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Of course, the military was always cautious not to call a citizen of Argos a prisoner. That wouldn’t sit well with the Watchers. Yet civilians were forbidden to do anything that was against military rules—and with Lieutenant Abner in charge of the security of the city—everything was prohibited.
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The Lieutenant was a tall, skeletal man with a dark beard and a pointed, crooked nose that nearly touched his chin when he smiled, which was rare. He called the citizens of Argos guests, yet he forbade them to leave the city without permission. He ordered all citizens to be in their cabins by six in the evening each day, and required them to bear an armlet to track them at all times. He would’ve made the kids wear them, too, were it not for the Watchers who ruled it illegal for the military to strap them on children.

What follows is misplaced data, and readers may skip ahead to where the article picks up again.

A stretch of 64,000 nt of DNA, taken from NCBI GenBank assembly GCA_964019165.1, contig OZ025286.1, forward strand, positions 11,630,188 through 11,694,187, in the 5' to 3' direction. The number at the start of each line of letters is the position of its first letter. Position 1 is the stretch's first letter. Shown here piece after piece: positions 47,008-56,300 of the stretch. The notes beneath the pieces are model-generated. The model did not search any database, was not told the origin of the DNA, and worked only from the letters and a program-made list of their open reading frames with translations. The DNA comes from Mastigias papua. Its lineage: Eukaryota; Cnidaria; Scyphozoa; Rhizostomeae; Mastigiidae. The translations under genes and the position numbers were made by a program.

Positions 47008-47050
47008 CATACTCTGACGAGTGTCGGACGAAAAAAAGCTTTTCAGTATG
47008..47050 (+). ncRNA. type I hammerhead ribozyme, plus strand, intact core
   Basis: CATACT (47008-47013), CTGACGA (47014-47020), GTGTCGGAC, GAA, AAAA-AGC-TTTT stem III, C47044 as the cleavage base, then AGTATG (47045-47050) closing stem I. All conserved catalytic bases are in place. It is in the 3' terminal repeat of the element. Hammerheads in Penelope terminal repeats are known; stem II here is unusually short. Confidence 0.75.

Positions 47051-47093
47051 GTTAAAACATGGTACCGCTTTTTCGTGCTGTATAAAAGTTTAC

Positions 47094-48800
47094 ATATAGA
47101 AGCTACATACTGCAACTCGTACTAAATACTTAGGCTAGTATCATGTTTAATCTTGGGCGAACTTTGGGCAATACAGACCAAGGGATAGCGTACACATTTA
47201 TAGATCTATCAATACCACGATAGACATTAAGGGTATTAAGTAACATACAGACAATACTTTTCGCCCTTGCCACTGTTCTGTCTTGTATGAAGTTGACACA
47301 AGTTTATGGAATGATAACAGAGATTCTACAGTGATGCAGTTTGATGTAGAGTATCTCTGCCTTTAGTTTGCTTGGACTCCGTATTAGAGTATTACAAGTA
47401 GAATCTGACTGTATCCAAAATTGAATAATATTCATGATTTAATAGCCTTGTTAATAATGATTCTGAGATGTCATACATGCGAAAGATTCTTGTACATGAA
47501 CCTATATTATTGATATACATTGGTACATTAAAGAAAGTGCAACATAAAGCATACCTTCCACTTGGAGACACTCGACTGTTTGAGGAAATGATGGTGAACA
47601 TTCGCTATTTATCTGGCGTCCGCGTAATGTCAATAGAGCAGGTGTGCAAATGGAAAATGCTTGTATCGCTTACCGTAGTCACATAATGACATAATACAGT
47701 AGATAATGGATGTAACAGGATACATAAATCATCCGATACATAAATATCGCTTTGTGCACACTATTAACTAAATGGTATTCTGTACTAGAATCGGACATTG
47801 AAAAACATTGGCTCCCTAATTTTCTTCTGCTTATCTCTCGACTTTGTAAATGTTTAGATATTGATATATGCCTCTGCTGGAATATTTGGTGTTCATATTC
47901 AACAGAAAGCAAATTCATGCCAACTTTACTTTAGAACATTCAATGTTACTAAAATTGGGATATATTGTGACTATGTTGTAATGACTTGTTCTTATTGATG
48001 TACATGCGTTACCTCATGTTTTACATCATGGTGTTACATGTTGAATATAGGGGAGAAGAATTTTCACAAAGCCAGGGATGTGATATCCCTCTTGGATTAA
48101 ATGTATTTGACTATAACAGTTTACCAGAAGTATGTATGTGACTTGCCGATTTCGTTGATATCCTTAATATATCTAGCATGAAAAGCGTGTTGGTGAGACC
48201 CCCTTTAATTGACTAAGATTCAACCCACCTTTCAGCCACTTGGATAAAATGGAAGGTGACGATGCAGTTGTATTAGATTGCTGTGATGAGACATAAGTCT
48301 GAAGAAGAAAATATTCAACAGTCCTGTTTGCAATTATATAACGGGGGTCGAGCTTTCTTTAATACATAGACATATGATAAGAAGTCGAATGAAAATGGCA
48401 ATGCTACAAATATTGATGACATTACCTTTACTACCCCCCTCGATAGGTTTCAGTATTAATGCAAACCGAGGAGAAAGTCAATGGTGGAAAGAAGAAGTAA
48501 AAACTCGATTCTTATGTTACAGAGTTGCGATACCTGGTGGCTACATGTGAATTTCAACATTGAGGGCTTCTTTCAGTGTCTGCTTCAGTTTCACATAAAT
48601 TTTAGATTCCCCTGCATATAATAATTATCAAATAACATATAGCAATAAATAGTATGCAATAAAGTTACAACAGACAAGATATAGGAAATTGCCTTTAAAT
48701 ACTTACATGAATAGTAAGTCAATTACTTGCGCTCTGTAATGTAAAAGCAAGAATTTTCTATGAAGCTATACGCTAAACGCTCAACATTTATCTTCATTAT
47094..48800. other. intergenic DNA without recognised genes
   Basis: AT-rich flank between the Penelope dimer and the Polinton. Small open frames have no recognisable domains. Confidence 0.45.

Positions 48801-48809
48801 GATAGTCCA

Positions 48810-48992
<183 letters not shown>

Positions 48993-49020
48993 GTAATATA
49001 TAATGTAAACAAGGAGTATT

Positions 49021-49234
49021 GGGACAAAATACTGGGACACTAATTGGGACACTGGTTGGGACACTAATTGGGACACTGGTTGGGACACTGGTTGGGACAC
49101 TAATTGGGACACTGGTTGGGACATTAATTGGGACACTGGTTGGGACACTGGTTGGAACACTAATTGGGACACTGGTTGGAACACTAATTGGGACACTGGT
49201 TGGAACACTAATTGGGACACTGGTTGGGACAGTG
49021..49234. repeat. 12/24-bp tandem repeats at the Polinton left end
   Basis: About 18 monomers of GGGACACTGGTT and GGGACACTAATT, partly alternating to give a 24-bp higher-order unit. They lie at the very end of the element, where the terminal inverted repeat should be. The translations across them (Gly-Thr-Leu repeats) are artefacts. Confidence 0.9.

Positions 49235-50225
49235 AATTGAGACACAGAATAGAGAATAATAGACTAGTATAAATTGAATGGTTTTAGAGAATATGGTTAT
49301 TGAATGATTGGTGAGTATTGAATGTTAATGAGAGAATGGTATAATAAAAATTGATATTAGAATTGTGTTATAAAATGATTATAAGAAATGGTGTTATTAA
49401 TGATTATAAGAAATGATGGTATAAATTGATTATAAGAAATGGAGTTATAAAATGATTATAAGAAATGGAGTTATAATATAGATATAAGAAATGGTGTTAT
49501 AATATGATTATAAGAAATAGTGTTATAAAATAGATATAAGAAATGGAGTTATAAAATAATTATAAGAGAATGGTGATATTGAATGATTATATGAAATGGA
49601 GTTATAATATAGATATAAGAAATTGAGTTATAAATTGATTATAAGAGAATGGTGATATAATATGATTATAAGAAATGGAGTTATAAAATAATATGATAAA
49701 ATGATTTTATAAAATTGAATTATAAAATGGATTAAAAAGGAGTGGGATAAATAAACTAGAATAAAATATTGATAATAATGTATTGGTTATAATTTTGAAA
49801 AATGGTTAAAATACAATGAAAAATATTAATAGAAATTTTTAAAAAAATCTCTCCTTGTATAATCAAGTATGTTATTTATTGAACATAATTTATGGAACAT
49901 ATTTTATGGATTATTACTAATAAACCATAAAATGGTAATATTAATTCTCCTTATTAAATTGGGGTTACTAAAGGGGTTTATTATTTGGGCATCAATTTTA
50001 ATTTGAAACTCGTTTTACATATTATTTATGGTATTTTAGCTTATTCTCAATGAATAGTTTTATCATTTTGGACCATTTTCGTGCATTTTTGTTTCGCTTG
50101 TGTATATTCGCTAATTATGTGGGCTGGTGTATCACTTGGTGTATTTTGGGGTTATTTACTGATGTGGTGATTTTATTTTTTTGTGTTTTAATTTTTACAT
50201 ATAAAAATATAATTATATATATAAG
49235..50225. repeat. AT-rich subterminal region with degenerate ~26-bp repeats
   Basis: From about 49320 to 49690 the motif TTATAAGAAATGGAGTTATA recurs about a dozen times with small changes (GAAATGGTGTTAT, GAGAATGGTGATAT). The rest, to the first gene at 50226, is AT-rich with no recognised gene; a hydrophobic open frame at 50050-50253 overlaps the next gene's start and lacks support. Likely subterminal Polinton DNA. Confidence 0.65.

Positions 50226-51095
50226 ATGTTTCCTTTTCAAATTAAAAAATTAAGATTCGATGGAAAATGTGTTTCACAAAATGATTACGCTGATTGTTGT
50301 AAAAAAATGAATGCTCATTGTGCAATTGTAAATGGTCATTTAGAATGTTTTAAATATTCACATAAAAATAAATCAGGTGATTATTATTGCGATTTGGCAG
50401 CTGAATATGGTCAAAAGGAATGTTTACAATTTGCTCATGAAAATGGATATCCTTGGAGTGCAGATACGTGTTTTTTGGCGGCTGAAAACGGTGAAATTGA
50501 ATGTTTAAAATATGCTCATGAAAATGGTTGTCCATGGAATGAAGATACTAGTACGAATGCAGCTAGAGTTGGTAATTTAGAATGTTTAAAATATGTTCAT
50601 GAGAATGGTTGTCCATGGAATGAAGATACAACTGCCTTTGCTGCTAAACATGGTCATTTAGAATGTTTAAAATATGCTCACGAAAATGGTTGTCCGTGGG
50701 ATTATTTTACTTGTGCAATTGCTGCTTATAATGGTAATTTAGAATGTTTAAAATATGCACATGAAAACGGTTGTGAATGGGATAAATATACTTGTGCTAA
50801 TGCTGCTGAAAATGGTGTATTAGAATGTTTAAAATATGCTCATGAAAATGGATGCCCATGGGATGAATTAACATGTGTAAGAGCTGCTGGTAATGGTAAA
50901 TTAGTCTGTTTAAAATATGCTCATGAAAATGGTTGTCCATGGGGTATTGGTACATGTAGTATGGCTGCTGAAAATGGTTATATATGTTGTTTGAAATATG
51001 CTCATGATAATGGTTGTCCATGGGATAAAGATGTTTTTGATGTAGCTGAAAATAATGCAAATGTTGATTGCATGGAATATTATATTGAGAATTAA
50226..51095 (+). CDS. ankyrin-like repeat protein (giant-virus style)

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Actually, the word around the province was that Lieutenant Abner couldn’t possibly be more dull. He didn’t care to indulge in feasts or gatherings—and he certainly didn’t approve of the children’s ridiculous Winter Wars!
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Even so, when snow fell, the children constantly pleaded with their mothers to let them take part in the winter games, and many felt it was their duty to let them go. Hannah was one of those moms who found it completely absurd to tell her son, Simon, that he wasn’t allowed to play like a normal child.